News

E. coli O157: study of super-shedding from cattle

Food Standards Scotland and the Food Standards Agency have published the report of a four year research project investigating Escherichia coli O157 high level excretion (super-shedding) from cattle in Great Britain and the threat this poses to human health. The research, undertaken by a consortium of scientists led by The Roslin Institute, the Moredun Research […]

FAO-OIE plan to keep the world free of rinderpest

To maintain the global freedom from rinderpest and prevent any re-introduction of the disease, FAO and OIE have developed a Global Rinderpest Action Plan. The plan is meant to be a guiding material for countries, outlining the responsibilities of all involved to maintain the freedom. “Eradicating rinderpest has made a major contribution to food security […]

Mutant H9N2 avian influenza viruses show enhanced zoonotic potential

Research led by The Pirbright Institute has shown that mutant influenza A(H9N2) viruses isolated from Pakistan are able to escape immune responses and adapt to infect humans. This could result in reduced vaccine efficiency in poultry and the possibility of human outbreaks. The researchers report in Emerging Infectious Diseases the discovery of small changes to […]

Animal movements have played a critical role in the spread of MRSA in Danish pigs

Pig movements have facilitated the spread of a few MRSA lineages highly adapted to the selection pressures exerted by antimicrobial use in pigs In a study published in mBio, Danish and U.S. researchers have shown that the rapid spread of livestock-associated methicillin-resistant Staphylococcus aureus clonal complex 398 (LA-MRSA CC398) is due to the expansion of […]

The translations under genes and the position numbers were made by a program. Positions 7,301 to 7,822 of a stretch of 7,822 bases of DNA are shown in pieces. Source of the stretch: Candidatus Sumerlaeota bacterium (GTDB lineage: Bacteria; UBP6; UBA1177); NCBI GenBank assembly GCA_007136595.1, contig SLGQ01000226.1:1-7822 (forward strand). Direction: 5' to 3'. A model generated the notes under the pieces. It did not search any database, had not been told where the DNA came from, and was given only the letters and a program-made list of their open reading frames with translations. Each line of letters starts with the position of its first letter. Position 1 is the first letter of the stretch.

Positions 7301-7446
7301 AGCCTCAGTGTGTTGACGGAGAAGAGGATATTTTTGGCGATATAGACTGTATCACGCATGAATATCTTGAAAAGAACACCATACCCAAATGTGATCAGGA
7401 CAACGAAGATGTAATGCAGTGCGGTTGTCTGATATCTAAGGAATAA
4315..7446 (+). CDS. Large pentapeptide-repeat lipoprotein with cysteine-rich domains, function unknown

Human movements shape Bartonella diversification and infection patterns

A study in PLOS Neglected Tropical Diseases by Hannah Frank and colleagues at Stanford University, California suggests that humans play an important role in disease risk, infection patterns, and distribution of Bartonella, advancing current understanding of Bartonella’s evolutionary history and how the bacteria may be transmitted between humans and other animal species. Cross-species Bartonella transmission […]

International effort needed to combat antimicrobial resistance

Global leaders in animal health discussed new ideas and solutions to the rise of antimicrobial resistance (AMR) at a three-day event hosted by The World Organisation for Animal Health (OIE). The 2nd Global Conference on Antimicrobial Resistance and Prudent Use of Antimicrobial Agents in Animals (Marrakesh, Morocco, 29-31 October 2018) highlighted the need for cross-sector, […]

One Health research programme: first grant recipients announced

A £5 million translational research programme led by the Royal Veterinary College (RVC) and funded by Research England, has awarded its first tranche of grants to the total value of £1 million. The programme – The Bloomsbury SET: Connecting Capability to Combat the Threat from Infectious Disease and Antimicrobial Resistance – adopts a ‘one health’ […]

EFSA assesses strategies for eliminating lumpy skin disease

The European Food Safety Authority (EFSA) has assessed the most effective strategies for eliminating lumpy skin disease (LSD) now that the outbreaks in south-eastern Europe have been contained. A report published in the EFSA Journal gives advice on the ideal duration of vaccination programmes to eliminate the disease, and looks at the probability that the […]

Recombinant Infectious bronchitis viruses: potential for a new generation of vaccines

Researchers at The Pirbright Institute and The Roslin Institute have published work investigate the role of the infectious bronchitis virus (IBV) spike (S) protein in generating protection through vaccination. Current vaccine regimes, based on a single serotype, often do not produce sufficient immunity against other serotypes, so two or more different vaccines have to be […]

Two PPRV vaccines protect against all strains

Scientists at The Pirbright Institute have conducted a study to directly compare the ability of two vaccines to protect susceptible animals against wildtype viruses from any of the four genetic lineages of Peste-des-petits-ruminants virus (PPRV). Through analysing the immune response of goats that were administered the vaccines, they were able to demonstrate that both vaccines […]